That seems like a natural action to have in the Athletics skills rules. A Deep Breath to increase your breath endurance.


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Mark Seifter wrote:
KingOfAnything wrote:
QuidEst wrote:

Invisibility Armor:

- 10th level, 1,000 gp (or 8th and half that for very limited use).
- 3 uses, 1 RP each. (Unless you went for 500gp version, which just has one).
- One action to activate.
- Attunement included with armor (something you need to have attuned).
- Uses up armor property slot.

I'd be happier a harder push to ditch limited per-day tracking, but maybe that extra point of attunement is tough to balance just on price and add-on features alone.

That three uses was my biggest disappointment. If the rune needs to be more expensive or higher level to be unlimited, so be it. I only want to see 1/day or unlimited uses.
Logan and I were talking about this one too, since it's maybe one of the only X/day that isn't 1/day in the whole playtest. It's possible we should make it a two-action invis usable at will as like a level 9 rune (with the 1/day going down to 7), for example. It's the action economy advantages that really makes it push the envelope right now, even with 3.

Bummer, I was expecting to never see a 1/day item again, it would be really that unbalanced that items could be activated as many times as resonance can be expended?


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graeme mcdougall wrote:
Voss wrote:
kwiqsilver wrote:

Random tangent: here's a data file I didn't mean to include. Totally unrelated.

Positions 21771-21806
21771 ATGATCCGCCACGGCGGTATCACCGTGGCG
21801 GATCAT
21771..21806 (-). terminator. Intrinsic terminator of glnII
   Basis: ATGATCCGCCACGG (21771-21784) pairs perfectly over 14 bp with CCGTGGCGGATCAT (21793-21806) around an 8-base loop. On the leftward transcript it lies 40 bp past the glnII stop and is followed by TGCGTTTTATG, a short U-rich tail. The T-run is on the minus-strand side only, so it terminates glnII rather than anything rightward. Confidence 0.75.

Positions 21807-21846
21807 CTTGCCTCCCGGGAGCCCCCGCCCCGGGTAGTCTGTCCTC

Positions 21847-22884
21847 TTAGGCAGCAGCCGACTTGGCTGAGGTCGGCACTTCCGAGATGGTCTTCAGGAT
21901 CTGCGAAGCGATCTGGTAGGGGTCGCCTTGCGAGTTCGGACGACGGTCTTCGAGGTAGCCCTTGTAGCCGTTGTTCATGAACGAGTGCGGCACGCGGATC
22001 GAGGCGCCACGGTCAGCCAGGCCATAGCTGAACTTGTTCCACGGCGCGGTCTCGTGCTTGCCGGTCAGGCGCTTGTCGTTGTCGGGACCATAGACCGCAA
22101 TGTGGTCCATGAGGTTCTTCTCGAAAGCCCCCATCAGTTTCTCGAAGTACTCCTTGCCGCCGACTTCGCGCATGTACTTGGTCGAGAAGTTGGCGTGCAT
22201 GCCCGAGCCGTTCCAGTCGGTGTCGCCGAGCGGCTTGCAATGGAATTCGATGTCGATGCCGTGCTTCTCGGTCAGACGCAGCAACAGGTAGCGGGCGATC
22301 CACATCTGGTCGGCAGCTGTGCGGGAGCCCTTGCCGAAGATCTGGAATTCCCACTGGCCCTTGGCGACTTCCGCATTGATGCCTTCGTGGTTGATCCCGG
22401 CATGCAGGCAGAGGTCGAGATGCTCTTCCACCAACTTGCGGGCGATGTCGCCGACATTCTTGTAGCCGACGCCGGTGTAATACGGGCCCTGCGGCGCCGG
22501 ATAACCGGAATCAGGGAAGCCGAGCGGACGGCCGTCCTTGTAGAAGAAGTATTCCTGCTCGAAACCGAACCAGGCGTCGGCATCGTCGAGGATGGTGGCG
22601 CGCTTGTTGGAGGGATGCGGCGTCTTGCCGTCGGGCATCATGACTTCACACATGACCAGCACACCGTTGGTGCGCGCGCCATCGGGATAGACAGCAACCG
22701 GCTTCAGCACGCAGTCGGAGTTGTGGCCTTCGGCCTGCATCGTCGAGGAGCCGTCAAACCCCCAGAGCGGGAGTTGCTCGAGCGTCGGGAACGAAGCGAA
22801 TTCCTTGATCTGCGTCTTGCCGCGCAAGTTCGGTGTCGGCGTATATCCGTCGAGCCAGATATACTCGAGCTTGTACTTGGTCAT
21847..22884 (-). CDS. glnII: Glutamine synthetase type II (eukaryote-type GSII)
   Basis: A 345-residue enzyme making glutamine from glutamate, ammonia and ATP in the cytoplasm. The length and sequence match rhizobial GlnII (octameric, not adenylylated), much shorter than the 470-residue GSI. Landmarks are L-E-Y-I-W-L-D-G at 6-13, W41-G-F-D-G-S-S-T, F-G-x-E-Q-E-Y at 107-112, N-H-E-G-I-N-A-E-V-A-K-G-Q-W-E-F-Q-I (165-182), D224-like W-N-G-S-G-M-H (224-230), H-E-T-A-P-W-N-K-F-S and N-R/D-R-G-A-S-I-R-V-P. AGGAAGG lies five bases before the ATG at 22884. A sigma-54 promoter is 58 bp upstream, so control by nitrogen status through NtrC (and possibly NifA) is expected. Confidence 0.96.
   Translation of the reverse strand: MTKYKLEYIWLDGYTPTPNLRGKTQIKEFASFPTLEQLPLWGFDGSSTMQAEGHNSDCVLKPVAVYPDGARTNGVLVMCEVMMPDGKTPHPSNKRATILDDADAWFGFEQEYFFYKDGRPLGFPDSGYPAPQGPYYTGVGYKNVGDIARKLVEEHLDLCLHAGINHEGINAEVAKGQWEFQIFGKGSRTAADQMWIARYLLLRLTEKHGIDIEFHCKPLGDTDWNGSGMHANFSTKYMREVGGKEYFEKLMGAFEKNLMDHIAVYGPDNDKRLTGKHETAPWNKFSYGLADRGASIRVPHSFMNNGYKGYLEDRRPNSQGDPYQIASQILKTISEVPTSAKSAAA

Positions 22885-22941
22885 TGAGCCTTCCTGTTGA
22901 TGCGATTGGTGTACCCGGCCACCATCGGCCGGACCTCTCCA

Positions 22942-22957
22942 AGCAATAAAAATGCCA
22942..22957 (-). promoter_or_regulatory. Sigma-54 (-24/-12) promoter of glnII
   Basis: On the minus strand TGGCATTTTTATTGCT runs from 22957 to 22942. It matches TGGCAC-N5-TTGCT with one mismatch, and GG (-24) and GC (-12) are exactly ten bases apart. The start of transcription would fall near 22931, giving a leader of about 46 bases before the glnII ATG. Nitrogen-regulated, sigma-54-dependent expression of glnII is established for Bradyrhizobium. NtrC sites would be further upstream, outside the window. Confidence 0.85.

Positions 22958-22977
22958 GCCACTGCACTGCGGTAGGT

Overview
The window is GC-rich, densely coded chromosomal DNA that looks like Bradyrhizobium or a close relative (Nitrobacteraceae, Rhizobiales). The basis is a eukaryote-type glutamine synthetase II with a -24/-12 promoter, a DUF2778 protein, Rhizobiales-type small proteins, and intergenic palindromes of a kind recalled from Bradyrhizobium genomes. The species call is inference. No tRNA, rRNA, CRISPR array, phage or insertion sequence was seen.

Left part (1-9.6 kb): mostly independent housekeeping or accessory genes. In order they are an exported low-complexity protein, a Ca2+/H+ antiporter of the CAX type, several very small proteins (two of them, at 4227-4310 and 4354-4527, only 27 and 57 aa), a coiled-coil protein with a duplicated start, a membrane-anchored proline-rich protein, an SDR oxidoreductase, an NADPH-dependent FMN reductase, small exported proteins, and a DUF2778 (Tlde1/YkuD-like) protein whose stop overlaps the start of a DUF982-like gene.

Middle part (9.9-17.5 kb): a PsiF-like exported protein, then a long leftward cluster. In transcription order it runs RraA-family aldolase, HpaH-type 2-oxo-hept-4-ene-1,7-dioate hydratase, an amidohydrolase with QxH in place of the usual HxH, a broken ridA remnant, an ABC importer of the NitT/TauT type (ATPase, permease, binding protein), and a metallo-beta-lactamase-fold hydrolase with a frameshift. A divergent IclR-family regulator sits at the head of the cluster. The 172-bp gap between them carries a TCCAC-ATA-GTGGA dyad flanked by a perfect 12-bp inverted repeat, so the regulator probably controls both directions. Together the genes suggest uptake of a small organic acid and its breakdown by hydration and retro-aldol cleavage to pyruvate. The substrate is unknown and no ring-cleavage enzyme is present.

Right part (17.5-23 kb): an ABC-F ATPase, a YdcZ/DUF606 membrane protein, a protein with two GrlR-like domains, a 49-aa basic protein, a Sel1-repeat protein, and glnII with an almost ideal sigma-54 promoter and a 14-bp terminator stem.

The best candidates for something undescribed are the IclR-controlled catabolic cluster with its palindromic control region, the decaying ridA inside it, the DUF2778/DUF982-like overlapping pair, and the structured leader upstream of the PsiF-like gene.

Voss wrote:

Right, so, first and foremost.

Etched runes. Just... just for the record, you know etching involves cutting designs into, say... metal, yes? This isn't a process that is erased or 'copied' just by licking your thumb and wiping it away.

Etching a rune is a magical process

>.>

No, it isn't. Etching is a normal thing mundane people actually do with metal and stone work.... unless you want to claim that anyone's great-great grandparent's headstones are magical objects.

Its great for decorative arts, maker's marks and monuments and markers. I'd expect to see a lot of mundane etching in Golarion, especially in Ulfen lands, where they're explicitly using runes for mundane communication and land claims.

You deserve a rolleyes for that.

I mean Etching in the context they've just presented. It's blatantly obvious I did.

Then you don't understand the problem I have with it. It's a continuation of the ongoing Terminology Problem, which encompasses all sorts of mechanical and in-game things that are anachronistic, inappropriate, awkward and/or mean something completely different than what the chosen term actually means.

Especially when it is going to come up as period/setting appropriate. That they're also treating etching metal like wax pencil marks and magical items like temporary tattoos just grinds it in deeper. Etching is a mundane skill. Applying magical stickers is a different thing. So call it something else.